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Vancouver Canucks forward Henrik Sedin (33) has a scoring chance against Dallas Stars goaltender Kari Lehtonen (32) during the third period at Rogers Arena.

Anne-Marie Sorvin/USA Today Sports

In his 20s, Alex Burrows would get in terrible funks – "really, really down" – when he would pepper pucks at opponents' nets but couldn't connect for goals.

"It was no good," the 32-year-old Vancouver Canucks winger recalled. "You just dwell on it, dwell on it."

There is plenty to dwell on in Vancouver, where the NHL team is on a four-game losing skid – scoring just a single goal in each of those four losses. What compounds the frustration is the Canucks are failing to score, and win, while they drive play, outperforming the opposition.

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The one thing the team is trying not to do is dwell.

"Every year, I go through some sort of slump," said Burrows, who missed a dozen games after an injury on opening night and has no goals in the 10 games he has played. "I'm getting grade-A chances. I've learned you just keep shooting."

The struggles leave the Canucks stuck in ninth place in the competitive Western Conference, as the team enjoys a long stretch of almost two weeks (and six games) at home. The third game of the span is set for Tuesday, against the Florida Panthers.

Scoring slumps occur regularly, for most teams, but in this case, given the situation in the West, there is additional urgency, even though the season is at the quarter-pole mark.

There is a distinct enough trend. The Canucks have scored one goal in 40 per cent of their games, losing every one (0-8-1). When they score two or more, the team is near-perfect (11-0-2).

Last Sunday, against the visiting Dallas Stars, the Canucks' conundrum was encapsulated in 60 minutes. The Canucks outplayed the Stars – 83 shots attempted compared with 42 – but could not connect. Goals are often a matter of inches.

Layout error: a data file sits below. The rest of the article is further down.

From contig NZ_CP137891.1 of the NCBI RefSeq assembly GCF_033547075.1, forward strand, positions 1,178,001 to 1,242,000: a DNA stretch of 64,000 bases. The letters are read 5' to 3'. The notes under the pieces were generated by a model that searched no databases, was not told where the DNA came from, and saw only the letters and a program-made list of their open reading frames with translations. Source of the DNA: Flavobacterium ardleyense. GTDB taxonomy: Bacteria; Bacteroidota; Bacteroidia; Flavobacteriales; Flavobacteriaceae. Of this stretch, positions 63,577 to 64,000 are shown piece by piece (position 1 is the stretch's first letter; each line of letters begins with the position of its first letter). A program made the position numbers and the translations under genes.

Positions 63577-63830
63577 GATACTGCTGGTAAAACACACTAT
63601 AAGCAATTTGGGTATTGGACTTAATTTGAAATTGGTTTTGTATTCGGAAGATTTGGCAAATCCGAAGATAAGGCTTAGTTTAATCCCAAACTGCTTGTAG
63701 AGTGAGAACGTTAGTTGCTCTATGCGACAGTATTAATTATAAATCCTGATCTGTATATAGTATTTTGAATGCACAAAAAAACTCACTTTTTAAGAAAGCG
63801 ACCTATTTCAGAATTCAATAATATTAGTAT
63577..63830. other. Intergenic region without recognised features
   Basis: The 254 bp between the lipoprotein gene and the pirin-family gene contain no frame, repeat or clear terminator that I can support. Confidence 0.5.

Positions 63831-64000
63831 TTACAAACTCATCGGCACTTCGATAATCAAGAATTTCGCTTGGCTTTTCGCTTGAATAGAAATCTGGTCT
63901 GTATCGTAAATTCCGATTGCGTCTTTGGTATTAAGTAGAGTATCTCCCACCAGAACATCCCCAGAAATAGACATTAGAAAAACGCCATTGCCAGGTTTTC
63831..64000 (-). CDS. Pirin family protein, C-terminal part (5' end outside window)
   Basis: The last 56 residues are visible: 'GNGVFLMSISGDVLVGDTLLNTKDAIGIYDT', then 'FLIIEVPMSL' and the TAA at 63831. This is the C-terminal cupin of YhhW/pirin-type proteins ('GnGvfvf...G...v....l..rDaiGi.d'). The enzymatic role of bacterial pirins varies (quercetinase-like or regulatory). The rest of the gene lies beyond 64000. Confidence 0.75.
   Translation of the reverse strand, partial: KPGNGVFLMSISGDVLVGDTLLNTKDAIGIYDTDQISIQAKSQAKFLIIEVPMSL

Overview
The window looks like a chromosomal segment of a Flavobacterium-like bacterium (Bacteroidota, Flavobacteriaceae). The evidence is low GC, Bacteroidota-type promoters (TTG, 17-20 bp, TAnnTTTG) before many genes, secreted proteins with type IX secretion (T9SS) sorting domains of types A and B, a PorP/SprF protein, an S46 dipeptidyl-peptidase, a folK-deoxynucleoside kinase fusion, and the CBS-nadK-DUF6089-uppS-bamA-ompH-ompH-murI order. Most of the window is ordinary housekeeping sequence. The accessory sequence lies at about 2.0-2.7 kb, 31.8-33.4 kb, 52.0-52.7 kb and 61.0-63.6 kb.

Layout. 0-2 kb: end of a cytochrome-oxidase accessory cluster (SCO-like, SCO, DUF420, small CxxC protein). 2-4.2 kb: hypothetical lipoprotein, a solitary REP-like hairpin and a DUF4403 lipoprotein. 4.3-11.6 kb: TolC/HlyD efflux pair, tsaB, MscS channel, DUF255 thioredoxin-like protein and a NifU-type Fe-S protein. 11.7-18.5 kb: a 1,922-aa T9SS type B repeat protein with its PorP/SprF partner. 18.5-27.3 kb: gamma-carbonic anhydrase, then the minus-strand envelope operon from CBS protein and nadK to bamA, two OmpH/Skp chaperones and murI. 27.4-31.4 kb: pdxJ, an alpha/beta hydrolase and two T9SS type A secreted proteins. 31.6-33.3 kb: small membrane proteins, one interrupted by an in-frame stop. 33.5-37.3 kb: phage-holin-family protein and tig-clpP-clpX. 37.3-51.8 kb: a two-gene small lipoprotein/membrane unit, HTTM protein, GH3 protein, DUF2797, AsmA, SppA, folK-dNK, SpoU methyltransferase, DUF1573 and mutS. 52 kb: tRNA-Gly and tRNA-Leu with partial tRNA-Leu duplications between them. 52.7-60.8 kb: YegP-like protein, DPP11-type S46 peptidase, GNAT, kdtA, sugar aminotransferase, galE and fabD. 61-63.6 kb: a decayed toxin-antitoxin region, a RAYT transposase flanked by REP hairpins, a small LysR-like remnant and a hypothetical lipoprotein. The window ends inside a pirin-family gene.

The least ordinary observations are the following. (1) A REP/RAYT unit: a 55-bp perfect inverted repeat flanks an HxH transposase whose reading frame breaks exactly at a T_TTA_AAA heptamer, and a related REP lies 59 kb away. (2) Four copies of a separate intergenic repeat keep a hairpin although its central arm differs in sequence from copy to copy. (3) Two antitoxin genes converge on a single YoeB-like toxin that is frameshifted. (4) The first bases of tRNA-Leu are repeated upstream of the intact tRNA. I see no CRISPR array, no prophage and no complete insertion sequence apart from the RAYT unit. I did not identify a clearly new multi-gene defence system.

Burrows knows. In the second period, the Stars up 1-0, Burrows deflected a shot-pass from Daniel Sedin and the puck beat goaltender Kari Lehtonen but clanged off the outside of the far post.

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The goal drought – amid the bounty of shots – sparks talk of "faith," of "puck luck." The Canucks are shot happy: Of the top 10 shot-takers in the NHL, the Canucks are the only team with more than one name (they have three: Ryan Kesler, Daniel Sedin and Chris Higgins). And yet the team ranks in the bottom half of the league in goals.

"We can't lose faith in what we're doing here," captain Henrik Sedin said after losing 2-1 to Dallas. "Pucks are going to go in for us – we know that."

And so the refrain went Monday, as the Canucks prepare for the return of a onetime bête noire, goaltender Tim Thomas, who 2 1/2 years ago held Vancouver to eight goals in seven Stanley Cup games, shutting them out twice with the Boston Bruins.

Thomas arrives with the woeful Panthers, one of two must-wins this week for Vancouver (along with the Columbus Blue Jackets on Friday) before the big teams, the Chicago Blackhawks and Los Angeles Kings, are in town to play on Saturday and Monday, respectively.

Canucks head coach John Tortorella maintained his "the offence will come" stance from the weekend and said his greater worry is pushing too hard, which can create defensive breakdowns, such as a 2-on-1 that gave Dallas a 2-0 lead early in the third period.

As for a finishing touch, putting pucks in the net, Tortorella stepped back, part mystic, part pragmatic, a man whose own professional hockey career was spent deep in the minors, four seasons, 200 games and – not shabby – 98 goals.

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"You can't coach it," Tortorella said after a short practice Monday. "It's in you as a player."

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